Arts on the Horizon: July

Author: Share:

By Rodger Skidmore

Welcome to the Metaverse

To some the Metaverse is scary and to others it is a bright new tomorrow. Of course, “tomorrow” is the key word as most of its features, and how it is to be delivered, are still under development. 

If you’ve read about virtual reality, you know that you wear a helmet or goggles that project a totally different reality around you. Everything that you see is projected on the screen just in front of your eyes. So, if you see a wolf charging at you and you jump to your left to get out of the way, you may bump into a chair or a wall, or step on your dog’s tail. 

The augmented reality of the Metaverse is different. What you see around you is intermixed with actual reality. If the wolf is charging you, you can step around the chair and the wolf will run through the chair. But don’t worry, if it seems to bite you, its teeth will pass right through you without tearing any flesh. Great, right?

It seems that Mark Zuckerberg, of Facebook fame, may one day be offering a meta-home that you will be able to buy (or more likely lease with unending payments). That way, while you huddle in your cramped studio apartment, you can look around and envision yourself in one room of a 15-room McMansion, overlooking the Atlantic Ocean from one window and the Pacific Ocean from another. Yes, for only $$$$/month you may be able to have glorious sunrises and sunsets — or at least think you have. Thunderstorms in the distance and a yacht tied up to your imaginary dock would be extra.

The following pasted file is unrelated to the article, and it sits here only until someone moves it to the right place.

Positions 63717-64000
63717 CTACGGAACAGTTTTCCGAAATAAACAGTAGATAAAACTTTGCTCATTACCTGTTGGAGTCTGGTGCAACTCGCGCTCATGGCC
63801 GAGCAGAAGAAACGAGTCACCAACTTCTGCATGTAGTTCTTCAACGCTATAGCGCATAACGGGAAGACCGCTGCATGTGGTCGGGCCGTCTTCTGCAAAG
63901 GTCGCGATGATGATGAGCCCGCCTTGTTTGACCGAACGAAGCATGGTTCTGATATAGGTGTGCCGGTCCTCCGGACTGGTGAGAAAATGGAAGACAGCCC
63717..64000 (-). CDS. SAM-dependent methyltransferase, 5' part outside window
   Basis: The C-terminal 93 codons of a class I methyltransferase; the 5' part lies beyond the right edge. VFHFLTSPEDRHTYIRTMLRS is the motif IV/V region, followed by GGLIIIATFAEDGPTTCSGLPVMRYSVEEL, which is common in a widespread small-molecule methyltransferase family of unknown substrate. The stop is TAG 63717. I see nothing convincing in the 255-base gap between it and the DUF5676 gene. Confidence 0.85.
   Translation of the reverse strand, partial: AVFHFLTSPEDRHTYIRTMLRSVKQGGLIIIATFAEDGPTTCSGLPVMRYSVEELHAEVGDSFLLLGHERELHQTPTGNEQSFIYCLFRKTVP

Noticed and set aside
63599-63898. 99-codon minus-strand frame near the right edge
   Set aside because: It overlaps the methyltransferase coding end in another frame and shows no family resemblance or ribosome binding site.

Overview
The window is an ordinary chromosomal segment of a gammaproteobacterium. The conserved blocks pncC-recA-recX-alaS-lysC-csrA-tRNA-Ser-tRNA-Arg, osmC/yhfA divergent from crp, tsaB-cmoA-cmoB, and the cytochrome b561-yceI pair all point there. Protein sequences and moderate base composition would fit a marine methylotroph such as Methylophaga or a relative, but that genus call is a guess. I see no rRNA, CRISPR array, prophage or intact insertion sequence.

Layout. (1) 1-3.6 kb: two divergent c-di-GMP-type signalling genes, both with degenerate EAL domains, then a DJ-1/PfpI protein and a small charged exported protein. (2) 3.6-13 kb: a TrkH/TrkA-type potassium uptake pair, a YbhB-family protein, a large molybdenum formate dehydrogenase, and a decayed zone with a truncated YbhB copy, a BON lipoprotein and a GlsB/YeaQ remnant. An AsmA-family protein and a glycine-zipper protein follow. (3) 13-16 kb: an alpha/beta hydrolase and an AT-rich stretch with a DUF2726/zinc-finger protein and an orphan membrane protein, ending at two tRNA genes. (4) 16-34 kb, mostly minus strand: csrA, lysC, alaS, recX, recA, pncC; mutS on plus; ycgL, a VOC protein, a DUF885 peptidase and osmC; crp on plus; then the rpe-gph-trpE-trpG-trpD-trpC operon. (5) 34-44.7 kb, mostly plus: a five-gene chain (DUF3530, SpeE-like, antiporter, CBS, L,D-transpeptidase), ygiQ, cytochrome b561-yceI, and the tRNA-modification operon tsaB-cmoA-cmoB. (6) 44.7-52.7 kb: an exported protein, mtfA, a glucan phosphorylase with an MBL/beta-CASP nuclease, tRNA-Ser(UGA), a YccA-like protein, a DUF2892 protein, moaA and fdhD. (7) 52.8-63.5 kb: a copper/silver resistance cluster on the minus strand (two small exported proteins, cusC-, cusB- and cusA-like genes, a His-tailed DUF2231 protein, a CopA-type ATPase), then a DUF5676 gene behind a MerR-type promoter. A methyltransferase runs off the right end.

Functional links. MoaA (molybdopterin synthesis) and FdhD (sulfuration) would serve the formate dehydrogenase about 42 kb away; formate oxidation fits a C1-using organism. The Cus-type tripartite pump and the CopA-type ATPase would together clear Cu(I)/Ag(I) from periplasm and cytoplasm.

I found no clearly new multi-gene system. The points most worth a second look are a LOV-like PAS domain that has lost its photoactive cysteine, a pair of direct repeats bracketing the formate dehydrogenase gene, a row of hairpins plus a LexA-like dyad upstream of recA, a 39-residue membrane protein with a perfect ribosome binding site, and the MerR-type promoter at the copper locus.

So, how to tell, now, how much fun the Metaverse will be? Simple, take a trip to Selby Gardens’ Spanish Point campus between now and August. And, to make it more fun, take along some children. The children can be 40 or 50 years old, or 5 or 10. The age doesn’t matter — what matters is how much fun seeing all this will be for you and for them — and how to keep up with them as they dash about all the other gorgeous attractions that are there.

And, what will you see? That depends: Seeing the Invisible, the exhibition at Spanish Point, is also at 11 other botanical gardens around the world, so each one is different. In each exhibition, including this one, you might see a tent made of red colored aluminum tiles floating in the air — under which a small child may run. Or, see a large vase full of flowers outside the butterfly pavilion (yes, there is a butterfly garden at Spanish Point). Anything special about the beautiful bouquet of flowers? Yes, watch it for 15 seconds or so and it will explode into butterflies flying in all directions.

Before you arrive at Spanish Point, download the Seeing the Invisible app onto your smart phone or tablet (they can help you at the welcome pavilion). Taking a photo or doing a screen grab of a water monster slithering near your grandchild will make a great keepsake. Ask the helpful staff how to do it.

Whoops — news flash. The exhibition, Seeing the Invisible, which was to end this August, has just been extended to August of 2023. This does not mean that you have over a full year to see it. It means that you should see Seeing the Invisible now so that you have time to see it again with other friends and family. More info at

New plays, new insights

It can be enjoyable to watch new versions of A Streetcar Named Desire and Hamlet, but perhaps even more enjoyable is seeing new playwrights’ takes on things more current.